If you’ve inserted a Drum Rack, Note mode changes halves the 8×8 grid, turning the top half into a 4×8 step sequencer, and the bottom into two 4×4 matrices. The bottom left grid is where you can play with the sounds you’ve loaded into the Drum Rack, and the velocity sensitive pads really shine in this respect. The right grid lets you specify the length of the clip that you want to record with using the step sequencer: One highlighted pad is equal to one measure, and you can have up to 16!
When you’re ready to record into a clip, just press any of the pads in the step sequencer, which is the upper half of the 8×8 grid. Each pad here is a 1/16th note, and you still adjust the parameters of the samples in your Drum Rack in this mode by using the rotary encoders above the LCD. Everything you’ve recorded is automatically placed in a clip in Live’s Session view.
Recording Clips in Note Mode
You can also record instruments in Note mode without using the step sequencer. Loading a device like Analog changes the grid into 64 playable keypads. Pressing the Scales button lets you determine the key and scale that you’d want to work with, if you don’t want to use it in Chromatic mode. This is a great opportunity to learn about how modes and scales sound like if you don’t have a firm grasp of music theory, and at the same time it’s a fantastic opportunity for non-musicians to have a go at improvisation, since you can set the pads to all fall under a specific scale and key ensuring that each pad press is “theoretically” correct.
You can set it to record at a predetermined length of up to 32 measures using the Fixed Length button, and when you’re ready, it’s just a matter of arming the track and pressing the Record button on the left side of the Push and performing. If you don’t like what you’ve done, there are Undo and Delete buttons, but if you like what you’ve made and would like to build on it by adding more notes, pressing the Duplicate button copies all clips in a scene to a new one with your armed track still in record mode, letting you expound on the clip musically. This is a quick way to build your full track from small loops of clips that you’ve created yourself!
Push is a well-thought-of and carefully laid out hardware controller built for controlling Live 9, nothing more, nothing less. It’s very difficult to dislike it, especially if you are both a studio and a performing musician who’s invested a lot of time into learning Ableton Live. Granted, it’s not that easy to pick up the first time around and even somewhat challenging to use but once you know your way around the hardware you can begin to reap the creative rewards that otherwise may be just beyond your current reach. The stress in getting accustomed to Push is just enough for it to become a growth experience in digital music production without being a frustrating endeavour, and we all know how annoying it is to have a piece of kit that doesn’t function the way it was supposed to according to the adverts and YouTube demonstrations.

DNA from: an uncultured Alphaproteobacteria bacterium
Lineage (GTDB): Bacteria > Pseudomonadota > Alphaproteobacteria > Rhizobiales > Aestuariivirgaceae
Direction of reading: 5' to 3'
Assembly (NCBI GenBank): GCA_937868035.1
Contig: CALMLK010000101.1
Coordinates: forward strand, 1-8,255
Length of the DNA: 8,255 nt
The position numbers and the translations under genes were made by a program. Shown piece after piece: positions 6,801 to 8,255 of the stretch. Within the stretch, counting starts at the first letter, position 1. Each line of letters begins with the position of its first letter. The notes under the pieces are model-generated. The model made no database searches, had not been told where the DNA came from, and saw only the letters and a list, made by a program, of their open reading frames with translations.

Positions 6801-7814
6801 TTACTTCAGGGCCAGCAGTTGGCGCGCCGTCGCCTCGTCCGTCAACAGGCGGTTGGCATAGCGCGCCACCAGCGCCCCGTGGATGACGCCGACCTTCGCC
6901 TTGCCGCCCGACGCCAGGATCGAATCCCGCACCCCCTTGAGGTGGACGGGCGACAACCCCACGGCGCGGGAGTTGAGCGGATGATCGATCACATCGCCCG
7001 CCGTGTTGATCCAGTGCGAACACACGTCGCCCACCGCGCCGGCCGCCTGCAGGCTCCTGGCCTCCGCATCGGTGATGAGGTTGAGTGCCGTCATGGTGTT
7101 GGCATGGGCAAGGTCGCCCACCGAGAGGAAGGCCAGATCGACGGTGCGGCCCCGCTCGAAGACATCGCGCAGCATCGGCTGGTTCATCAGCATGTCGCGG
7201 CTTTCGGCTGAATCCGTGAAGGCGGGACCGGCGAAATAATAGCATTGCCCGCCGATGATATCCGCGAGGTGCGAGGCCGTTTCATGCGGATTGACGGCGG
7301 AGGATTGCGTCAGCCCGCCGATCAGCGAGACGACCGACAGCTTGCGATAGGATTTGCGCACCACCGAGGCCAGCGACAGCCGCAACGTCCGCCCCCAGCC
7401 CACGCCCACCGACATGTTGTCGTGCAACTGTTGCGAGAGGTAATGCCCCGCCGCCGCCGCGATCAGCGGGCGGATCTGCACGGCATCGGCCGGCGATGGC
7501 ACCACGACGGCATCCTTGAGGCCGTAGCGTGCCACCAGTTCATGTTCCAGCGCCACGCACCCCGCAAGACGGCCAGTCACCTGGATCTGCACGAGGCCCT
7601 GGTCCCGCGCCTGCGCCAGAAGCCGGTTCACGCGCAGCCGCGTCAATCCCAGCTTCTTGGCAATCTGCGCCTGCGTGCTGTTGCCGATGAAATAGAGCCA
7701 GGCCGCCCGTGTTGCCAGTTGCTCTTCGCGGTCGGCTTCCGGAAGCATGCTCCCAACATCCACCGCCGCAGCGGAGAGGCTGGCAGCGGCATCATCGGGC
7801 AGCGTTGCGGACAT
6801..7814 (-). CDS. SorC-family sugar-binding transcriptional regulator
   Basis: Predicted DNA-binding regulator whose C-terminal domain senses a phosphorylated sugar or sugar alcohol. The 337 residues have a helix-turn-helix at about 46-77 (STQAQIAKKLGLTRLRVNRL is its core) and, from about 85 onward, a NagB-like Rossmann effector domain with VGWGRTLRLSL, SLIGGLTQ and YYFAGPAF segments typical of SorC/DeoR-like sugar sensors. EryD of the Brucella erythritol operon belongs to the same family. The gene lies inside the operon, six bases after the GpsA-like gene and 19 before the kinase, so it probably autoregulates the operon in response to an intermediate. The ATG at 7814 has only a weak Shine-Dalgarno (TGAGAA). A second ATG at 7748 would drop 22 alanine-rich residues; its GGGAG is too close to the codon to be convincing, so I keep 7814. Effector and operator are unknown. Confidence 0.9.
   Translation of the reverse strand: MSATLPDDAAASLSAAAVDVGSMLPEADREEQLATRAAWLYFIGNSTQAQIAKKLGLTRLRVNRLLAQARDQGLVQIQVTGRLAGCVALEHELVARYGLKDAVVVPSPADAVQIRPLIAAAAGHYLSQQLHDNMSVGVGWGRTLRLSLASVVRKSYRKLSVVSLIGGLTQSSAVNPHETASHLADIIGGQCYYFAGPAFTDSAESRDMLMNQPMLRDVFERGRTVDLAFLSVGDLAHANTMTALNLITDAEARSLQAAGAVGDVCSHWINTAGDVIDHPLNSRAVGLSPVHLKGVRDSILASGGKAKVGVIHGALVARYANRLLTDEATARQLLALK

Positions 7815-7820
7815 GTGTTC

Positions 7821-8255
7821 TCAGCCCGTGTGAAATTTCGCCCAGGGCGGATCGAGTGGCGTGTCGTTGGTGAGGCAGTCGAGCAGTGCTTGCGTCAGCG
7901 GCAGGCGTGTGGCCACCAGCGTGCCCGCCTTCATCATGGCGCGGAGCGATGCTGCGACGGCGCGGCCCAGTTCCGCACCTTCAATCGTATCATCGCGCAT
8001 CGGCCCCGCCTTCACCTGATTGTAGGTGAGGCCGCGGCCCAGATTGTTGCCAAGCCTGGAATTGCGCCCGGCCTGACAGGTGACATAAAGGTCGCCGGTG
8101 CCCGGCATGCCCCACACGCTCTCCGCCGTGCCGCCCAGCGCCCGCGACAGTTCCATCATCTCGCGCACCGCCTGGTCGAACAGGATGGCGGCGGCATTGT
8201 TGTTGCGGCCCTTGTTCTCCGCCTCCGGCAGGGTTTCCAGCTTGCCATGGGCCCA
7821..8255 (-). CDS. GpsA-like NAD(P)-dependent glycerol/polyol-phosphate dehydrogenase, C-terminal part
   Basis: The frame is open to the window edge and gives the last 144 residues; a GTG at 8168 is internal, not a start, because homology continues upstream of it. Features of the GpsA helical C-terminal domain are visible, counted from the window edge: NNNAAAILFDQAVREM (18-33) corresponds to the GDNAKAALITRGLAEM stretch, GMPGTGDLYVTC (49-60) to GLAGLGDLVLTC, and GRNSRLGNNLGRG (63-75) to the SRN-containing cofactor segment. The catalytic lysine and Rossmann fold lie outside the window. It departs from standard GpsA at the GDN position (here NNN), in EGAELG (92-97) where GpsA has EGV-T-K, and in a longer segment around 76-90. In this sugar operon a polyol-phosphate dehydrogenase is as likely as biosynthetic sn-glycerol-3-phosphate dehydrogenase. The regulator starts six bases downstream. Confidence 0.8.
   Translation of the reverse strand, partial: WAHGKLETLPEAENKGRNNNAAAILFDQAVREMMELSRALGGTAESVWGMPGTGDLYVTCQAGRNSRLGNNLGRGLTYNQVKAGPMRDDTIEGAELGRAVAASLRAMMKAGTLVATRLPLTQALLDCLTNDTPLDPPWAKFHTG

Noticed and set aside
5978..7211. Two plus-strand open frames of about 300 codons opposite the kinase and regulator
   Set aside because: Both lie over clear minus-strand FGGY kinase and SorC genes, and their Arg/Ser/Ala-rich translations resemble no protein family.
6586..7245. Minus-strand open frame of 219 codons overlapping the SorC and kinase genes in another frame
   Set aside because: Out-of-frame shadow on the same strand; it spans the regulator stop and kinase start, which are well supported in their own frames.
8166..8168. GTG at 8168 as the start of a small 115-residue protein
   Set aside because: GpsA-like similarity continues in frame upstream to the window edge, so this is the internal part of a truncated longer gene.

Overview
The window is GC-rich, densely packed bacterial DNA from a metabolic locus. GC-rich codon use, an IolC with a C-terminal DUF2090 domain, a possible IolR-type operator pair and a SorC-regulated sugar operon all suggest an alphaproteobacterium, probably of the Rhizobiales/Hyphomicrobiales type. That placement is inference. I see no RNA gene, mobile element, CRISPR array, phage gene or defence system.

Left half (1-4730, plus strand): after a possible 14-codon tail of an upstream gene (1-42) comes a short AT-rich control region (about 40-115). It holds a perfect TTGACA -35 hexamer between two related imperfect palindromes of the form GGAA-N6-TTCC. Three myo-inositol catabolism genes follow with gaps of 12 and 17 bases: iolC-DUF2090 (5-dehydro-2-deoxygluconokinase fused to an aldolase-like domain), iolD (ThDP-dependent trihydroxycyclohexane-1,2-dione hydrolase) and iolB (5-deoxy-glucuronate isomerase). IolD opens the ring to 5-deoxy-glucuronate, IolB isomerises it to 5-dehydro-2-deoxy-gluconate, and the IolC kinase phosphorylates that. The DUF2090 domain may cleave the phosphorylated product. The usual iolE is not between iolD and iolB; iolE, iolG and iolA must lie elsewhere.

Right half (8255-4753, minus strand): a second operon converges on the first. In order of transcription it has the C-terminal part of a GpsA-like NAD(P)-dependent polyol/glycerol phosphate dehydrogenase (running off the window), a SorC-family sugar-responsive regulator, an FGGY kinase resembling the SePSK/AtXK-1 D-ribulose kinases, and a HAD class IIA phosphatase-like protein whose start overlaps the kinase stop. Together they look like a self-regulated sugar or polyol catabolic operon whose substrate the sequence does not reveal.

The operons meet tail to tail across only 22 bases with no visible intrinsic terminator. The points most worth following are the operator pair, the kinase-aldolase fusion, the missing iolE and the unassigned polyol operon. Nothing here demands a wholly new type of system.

Personally, I feel the best way to approach Push is to treat it like a brand new instrument: There is a learning curve that must be addressed, so you really have to get to know the controller by setting aside time to learn its basic composing and performance functions. It’s all too easy to fall into the trap of using it as a mere clip launcher and a companion to your other controllers as stage eye-candy, but doing so would leave it as a glorified (and overpriced!) Launchpad.
Checking out online tutorials is great, but aside from the cerebral aspect of using it, you have to get used to incorporating it into your workflow by adapting it whenever you can as its the only way you can get muscle memory to work in your favour, which is especially important when you’re at a gig! I don’t think anyone would be interested in the way you’re troubleshooting your gear when they’re there to listen to you play music.
What I have found to be most effective for the Push is in how easy and quick it is to build song ideas using the Step Sequencer and Note Mode. It is also generally painless to record automation, a far cry from manually mapping particular parameters to certain hardware controls since it’s all laid out for you in Push. You could practically create a piece of music on the spot and improvise over it, which I believe is the holy grail of many an electronic musician in today’s age of Sync buttons and dime-a-dozen DJs.
Bottom line is if you’re using Ableton Live 9 and you’re looking for a new controller, get it. You’ll thank yourself later. Its depth is without peer, and even Akai knows this as they’ve recently announced the mk2 version of their APC 40 and 20: Both launch clips and have controls, but both just aren’t as advanced a controller as Push. For Live 9 at least, I don’t think there’s anything else as advanced as it is at the moment! Highly recommended.
Do you use a dedicated grid controller for Ableton Live in the studio and onstage? Are the features and integration deep enough for you to get your own Push and spend the requisite amount of time to learn it? Tell us more in the comments below!